Disability and the Wrist Watch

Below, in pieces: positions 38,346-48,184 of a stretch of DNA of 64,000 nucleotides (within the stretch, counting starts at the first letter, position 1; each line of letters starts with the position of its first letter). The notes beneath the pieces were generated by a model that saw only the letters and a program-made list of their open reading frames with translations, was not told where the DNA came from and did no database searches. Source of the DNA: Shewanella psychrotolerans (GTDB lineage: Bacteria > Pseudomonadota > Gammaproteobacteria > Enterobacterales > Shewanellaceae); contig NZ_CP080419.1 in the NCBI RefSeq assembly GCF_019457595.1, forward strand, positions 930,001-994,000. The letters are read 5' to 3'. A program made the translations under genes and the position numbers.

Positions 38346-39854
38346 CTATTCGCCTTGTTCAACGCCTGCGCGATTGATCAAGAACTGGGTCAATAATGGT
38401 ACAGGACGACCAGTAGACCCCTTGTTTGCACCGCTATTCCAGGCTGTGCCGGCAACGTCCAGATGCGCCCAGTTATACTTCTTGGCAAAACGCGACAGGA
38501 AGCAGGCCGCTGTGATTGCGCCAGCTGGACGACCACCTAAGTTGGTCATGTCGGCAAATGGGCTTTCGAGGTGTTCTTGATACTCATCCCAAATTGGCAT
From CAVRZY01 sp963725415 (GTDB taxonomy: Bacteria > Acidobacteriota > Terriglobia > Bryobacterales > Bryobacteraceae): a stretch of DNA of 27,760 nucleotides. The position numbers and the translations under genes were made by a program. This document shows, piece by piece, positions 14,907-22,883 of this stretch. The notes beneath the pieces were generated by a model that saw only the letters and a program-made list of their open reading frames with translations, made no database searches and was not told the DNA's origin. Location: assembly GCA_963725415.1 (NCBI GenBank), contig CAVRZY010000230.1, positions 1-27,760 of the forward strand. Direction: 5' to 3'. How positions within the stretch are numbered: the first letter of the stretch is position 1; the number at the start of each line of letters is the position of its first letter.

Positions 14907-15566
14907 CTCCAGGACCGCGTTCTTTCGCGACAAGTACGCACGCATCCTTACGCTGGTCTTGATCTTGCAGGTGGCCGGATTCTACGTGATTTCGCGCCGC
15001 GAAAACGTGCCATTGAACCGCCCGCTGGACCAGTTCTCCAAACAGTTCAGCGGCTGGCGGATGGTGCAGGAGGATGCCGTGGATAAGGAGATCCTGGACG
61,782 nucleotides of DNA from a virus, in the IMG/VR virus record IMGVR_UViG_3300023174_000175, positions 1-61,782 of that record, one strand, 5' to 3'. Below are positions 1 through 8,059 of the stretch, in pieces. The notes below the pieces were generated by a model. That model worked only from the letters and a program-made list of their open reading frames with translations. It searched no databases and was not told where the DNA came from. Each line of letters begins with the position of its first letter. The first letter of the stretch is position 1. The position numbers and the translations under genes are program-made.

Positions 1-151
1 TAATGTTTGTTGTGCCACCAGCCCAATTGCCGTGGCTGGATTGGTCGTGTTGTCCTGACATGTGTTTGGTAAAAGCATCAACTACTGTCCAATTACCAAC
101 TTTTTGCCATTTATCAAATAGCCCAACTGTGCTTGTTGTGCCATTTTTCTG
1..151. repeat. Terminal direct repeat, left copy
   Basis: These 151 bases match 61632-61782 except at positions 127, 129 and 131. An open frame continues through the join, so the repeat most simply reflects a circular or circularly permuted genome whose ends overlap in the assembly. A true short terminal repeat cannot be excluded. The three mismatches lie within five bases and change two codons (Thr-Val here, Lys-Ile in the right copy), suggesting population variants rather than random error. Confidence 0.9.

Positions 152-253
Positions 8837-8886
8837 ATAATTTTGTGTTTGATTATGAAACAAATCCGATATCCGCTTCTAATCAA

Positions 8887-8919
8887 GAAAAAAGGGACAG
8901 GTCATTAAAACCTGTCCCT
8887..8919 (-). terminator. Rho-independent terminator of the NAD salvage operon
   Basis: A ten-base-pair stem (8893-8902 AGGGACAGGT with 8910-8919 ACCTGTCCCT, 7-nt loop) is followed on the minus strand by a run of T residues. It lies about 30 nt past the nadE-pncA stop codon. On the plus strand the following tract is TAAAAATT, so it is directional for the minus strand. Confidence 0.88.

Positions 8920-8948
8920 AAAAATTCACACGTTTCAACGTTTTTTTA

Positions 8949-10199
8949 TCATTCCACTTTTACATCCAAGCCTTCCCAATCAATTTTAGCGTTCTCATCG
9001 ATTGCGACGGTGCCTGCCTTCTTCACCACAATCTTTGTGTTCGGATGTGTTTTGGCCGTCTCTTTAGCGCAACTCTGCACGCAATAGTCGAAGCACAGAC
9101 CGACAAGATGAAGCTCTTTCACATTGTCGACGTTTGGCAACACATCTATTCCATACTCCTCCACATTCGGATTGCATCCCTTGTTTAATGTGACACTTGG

I’m not on time. I’m not “in” time. I’m seldom properly sequenced. Sighted people are fierce clock watchers. They’ve been trained to take tests, read documents, scramble and clutch all to the metronome. I try. I really do. But I work at a university that still doesn’t have a smooth system for getting accessible documents, books, reports, websites, and PDF files into my hands. I put in ten hours for every minute a sighted colleague gathers her information. If you’re blind, in the workaday world, time is not your friend. It is in this way I’ve come to understand how time itself is an ableist construction. Who dares to live outside of time? Maybe the ancient Chinese poet Han Shan (Cold Mountain) managed it. He left the busy world and lived in a remote cave. Such people tend to see time as a joke. I understand. If time is not my friend, I don’t have to invent gifts for it. Nor do I have to beg its forgiveness. I wear a wrist watch. I like the leather band. But I don’t care what it says.